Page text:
17 December, 2013
From VOA Learning English, this is the Health Report.
December 1 marked World Aids Day. People around the world join together to celebrate progress in fighting acquired immune deficiency syndrome, better known as AIDS.
A new device aims to make identification of AIDS easier and to lower the cost of testing in developing countries. The device is used to count a disease-fighting white blood cells called the CD4 cell.
The human immunodeficiency virus -- HIV attacks and destroys CD4 cells making patients unable to fight off infection. Doctors often suggest patients use antiretroviral drugs to help strengthen the body's natural defences for fighting disease. A CD4 cell count can help doctors decide if the drug treatment is necessary or not.
The count requires a blood sample and a laboratory equipped to study the cells. This can be difficult to do in some African nations where many people have AIDS but where testing laboratories are in short supply.
Rashid Bashir heads the bioengineering department at the University of Illinois at Urbana-Champaign. He and his team have developed the new device which they call "lab on a chip". It is a 3-centimeter-by-4-centimeter cartridge with all the equipment and chemicals needed to perform a CD4 cell count.
"The promise is to bring the lab to the patient rather than the patient to the lab," he said.
The device uses just a drop of blood. It separates the white cells from the red cells which carry oxygen. It then counts the CD4 cells immediately.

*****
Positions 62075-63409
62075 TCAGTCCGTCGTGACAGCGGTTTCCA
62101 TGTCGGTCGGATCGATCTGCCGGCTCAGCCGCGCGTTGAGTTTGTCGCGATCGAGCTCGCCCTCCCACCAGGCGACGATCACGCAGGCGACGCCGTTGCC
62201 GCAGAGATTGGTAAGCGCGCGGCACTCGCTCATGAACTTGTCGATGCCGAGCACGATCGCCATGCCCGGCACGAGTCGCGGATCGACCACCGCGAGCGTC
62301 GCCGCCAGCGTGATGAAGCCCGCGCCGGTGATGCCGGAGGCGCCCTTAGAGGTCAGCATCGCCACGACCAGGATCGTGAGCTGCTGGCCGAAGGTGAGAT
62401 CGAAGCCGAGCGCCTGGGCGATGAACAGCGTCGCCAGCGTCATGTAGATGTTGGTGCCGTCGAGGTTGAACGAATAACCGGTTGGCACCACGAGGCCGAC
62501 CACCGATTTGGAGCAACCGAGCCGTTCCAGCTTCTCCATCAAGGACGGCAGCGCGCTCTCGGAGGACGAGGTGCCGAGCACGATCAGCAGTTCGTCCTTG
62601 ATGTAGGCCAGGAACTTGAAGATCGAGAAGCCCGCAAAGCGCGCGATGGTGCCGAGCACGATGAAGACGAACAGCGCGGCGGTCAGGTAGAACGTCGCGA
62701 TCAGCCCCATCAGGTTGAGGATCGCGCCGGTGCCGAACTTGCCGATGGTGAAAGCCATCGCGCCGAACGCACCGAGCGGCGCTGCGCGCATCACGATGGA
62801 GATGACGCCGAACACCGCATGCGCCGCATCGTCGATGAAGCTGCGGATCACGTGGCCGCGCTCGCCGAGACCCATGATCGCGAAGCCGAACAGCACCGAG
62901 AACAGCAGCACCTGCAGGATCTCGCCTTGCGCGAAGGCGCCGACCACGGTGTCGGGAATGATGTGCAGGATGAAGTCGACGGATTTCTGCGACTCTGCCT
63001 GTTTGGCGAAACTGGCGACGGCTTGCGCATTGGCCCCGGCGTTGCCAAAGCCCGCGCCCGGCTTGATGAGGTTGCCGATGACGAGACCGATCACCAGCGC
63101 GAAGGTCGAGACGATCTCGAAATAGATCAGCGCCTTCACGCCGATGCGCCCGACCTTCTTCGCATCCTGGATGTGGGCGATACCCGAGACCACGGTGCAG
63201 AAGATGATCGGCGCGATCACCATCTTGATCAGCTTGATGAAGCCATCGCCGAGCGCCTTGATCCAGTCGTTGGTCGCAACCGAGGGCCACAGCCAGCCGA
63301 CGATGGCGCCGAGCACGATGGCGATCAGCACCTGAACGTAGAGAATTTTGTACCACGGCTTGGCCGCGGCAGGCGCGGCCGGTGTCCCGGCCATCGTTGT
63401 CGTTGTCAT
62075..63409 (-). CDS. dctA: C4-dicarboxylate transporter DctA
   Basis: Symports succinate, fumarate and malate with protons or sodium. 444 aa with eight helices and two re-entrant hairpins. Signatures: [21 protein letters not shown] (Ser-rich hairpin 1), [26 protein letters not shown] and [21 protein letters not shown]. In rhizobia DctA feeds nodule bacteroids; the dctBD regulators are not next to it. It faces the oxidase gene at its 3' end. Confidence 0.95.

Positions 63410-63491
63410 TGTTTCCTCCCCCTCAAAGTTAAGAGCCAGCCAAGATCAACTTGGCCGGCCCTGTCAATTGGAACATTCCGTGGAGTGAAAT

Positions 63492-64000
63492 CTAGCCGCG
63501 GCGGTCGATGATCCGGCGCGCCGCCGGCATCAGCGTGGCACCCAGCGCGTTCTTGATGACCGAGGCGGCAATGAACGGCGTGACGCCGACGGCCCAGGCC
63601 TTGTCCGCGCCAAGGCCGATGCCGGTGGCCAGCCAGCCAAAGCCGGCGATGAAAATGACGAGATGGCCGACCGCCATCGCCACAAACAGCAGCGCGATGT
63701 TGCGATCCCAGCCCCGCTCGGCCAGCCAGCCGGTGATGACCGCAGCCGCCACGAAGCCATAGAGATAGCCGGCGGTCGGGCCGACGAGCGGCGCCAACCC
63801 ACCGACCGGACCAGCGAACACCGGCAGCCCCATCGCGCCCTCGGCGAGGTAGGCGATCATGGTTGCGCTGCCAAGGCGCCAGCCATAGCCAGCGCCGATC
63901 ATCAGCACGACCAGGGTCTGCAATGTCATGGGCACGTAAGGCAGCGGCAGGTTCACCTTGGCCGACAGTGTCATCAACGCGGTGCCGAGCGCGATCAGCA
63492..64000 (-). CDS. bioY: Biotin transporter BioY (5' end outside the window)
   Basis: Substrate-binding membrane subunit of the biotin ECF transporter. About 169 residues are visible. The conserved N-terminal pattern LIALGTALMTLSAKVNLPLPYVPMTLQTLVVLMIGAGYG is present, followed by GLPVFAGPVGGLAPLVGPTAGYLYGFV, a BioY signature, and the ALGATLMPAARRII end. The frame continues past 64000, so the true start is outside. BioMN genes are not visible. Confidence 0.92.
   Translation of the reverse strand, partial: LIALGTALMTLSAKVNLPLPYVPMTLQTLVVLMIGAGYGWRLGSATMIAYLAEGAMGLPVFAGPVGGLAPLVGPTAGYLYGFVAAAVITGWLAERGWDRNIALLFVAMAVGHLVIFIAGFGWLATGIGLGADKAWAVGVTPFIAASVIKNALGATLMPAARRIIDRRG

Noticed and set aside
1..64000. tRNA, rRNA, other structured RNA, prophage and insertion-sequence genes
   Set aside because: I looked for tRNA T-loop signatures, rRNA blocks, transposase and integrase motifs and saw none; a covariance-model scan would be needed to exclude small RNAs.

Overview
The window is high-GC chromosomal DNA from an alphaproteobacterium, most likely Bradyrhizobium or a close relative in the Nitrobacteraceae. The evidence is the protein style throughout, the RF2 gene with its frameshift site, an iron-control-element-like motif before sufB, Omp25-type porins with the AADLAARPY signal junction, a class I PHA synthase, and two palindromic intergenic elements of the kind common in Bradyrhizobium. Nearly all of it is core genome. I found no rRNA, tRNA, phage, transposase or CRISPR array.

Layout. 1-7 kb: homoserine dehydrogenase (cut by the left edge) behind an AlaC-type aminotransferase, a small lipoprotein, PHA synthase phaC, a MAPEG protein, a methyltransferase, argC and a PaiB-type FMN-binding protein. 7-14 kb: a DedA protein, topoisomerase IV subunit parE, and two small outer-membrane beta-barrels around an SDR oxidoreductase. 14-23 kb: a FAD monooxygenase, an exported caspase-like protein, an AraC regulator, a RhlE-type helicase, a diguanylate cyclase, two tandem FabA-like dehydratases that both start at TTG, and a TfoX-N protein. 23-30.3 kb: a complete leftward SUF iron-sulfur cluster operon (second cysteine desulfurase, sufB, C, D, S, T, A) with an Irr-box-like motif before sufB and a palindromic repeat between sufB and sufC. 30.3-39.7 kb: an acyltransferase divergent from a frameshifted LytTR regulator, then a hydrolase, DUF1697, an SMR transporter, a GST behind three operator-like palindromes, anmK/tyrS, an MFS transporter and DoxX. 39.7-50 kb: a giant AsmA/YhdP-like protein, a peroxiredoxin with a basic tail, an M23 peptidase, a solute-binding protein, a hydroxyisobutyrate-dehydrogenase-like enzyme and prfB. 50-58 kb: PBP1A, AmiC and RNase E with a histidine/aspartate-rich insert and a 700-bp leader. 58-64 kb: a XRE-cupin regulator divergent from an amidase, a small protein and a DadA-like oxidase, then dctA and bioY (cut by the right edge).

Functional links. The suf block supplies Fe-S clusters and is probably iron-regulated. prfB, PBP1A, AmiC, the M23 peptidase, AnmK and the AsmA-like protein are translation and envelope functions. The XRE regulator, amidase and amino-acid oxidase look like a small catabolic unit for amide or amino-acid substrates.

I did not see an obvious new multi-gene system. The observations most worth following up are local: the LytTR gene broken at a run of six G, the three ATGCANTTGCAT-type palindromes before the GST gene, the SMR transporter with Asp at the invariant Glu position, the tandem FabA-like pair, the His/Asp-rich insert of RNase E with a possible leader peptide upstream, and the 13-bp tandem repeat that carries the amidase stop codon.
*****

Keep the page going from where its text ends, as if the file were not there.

Rashid Bashir has a financial interest in a business called Daktari Diagnostics. The company is working to market the "lab on a chip" and develop a hand-held device to read the results.
Xuanhong Cheng is a bioengineering professor at Lehigh University in Pennsylvania. She is not involved in Mr Bashir's research, but she says combining processing and identification in one chip is more helpful than other CD4 counters in development.
"A lot of people just look at the detection side. But if the sample has to be processed using very complicated methods, then it's still not quite applicable in resource-limited settings," she said.
Ms Cheng says it will be at least a few years before any of those devices is available on the market. She is also working on developing a CD4 counter.
"The way that we make a device in a lab is very different from industrial manufacturing processes. So, the process is not as straightforward as some people would think," she said.
There is an urgent need for better CD4 tests, and she says she is happy about the competition.
And that's the Health Report from VOA Learning English. I'm Milagros Ardin.